SINGAPORE: Oil prices fell in Asia on Thursday as supply outlook improved with both commodities hovering close to the key $50 mark, worrying traders about producers coming back online.
Crude dipped after two days of strong gains which saw the commodity soar past the benchmark that makes financial sense for producers to restart production.
Prices had been falling following the global financial market turmoil that followed last week’s British vote to bolt out of the European Union.
Official US data released Wednesday sent oil on an upward trajectory when it showed the country’s commercial crude inventories fell by 4.1 million barrels to 526.6 million barrels in the week ending June 24, a sign of a tightening supply market.
At about 0415 GMT, US benchmark West Texas Intermediate was down 45 cents, or 0.90 percent, to $49.43 a barrel while North Sea Brent was down 60 cents, or 1.19 percent, to $50.01.
Traders are now concerned that as oil holds over $50 a barrel, producers may be encouraged to restart production, adding on to a market already in oversupply.
This “is a key psychological resistance level because it’s also the price that makes financial sense for producers to restart production,” CMC Markets trader Alex Wijaya told Agence France-Presse.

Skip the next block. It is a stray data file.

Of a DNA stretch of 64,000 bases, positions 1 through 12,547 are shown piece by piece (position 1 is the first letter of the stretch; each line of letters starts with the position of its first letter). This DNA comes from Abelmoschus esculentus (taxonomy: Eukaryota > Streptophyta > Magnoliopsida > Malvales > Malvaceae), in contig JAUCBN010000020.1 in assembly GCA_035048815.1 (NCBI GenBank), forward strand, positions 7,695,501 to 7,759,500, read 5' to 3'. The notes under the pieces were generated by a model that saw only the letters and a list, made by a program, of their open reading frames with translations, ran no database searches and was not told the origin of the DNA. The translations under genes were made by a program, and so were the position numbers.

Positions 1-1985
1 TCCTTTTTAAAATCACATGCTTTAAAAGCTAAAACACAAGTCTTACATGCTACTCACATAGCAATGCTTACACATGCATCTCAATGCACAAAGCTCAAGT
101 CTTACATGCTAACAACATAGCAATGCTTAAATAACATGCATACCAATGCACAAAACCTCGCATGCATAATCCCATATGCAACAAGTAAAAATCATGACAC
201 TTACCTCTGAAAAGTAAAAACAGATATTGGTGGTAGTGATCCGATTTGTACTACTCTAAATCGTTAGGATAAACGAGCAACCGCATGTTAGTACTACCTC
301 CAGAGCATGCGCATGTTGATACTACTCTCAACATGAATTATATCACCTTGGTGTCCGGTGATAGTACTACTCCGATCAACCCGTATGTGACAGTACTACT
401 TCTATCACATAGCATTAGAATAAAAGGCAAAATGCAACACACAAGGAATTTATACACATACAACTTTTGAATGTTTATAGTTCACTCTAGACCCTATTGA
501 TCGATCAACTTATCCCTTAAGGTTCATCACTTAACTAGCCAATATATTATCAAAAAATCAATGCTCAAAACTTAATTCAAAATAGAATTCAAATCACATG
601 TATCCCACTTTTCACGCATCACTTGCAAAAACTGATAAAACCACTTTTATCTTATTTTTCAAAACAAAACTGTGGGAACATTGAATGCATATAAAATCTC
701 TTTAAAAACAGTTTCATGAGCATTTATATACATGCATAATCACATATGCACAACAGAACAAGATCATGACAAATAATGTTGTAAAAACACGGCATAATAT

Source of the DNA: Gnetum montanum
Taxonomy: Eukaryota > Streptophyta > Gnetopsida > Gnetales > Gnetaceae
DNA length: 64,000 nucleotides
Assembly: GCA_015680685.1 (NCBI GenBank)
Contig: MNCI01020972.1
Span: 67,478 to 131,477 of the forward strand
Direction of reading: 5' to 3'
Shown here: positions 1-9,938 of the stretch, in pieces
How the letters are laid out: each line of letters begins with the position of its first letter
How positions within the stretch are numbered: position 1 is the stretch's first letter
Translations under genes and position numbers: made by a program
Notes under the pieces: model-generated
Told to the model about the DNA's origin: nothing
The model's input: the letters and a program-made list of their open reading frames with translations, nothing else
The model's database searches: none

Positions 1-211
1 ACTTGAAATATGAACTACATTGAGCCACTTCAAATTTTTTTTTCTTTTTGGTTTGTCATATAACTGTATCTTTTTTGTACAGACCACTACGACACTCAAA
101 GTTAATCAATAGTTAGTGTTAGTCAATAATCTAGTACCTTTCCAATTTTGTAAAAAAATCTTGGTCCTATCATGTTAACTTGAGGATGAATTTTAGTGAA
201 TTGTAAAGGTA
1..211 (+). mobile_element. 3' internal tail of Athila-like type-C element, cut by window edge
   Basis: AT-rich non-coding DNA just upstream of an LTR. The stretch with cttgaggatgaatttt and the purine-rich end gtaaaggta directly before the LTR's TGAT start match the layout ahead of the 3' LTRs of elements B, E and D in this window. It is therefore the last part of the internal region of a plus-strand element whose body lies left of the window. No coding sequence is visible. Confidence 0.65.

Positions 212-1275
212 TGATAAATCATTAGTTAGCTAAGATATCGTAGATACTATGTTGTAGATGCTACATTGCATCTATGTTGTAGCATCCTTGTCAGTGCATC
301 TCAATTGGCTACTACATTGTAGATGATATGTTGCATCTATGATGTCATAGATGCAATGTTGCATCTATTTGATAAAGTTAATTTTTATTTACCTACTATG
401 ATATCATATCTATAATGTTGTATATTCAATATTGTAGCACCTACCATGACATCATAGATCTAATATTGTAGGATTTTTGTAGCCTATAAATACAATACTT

“Since mid-May, oil has not been able to hold above $51 to $52 but if the fundamentals change, such as a drawdown in supply, then there might be an improvement in price,” he added.
Supply outlook has improved after looming strike action in Norway — one of the biggest producers of North Sea crude — was called off.
The commodity has tailed equity markets where trading floors are rife with talk of fresh stimulus measures from key central banks.
After a $17 billion boost by South Korea, Japan is in focus after the country’s prime minister, finance minister and central bank boss held talks Wednesday.
“The initial shock over the UK voting out of the EU is easing across the world,” Mitsushige Akino, a Tokyo-based executive officer at Ichiyoshi Asset Management Co. told Bloomberg News.
“We’ve survived the event-related risk, and investors are beginning to see that the impact on the actual economy is limited. There’s hope for policy measures globally, not just in Japan, so that’s supporting markets,” he added. AFP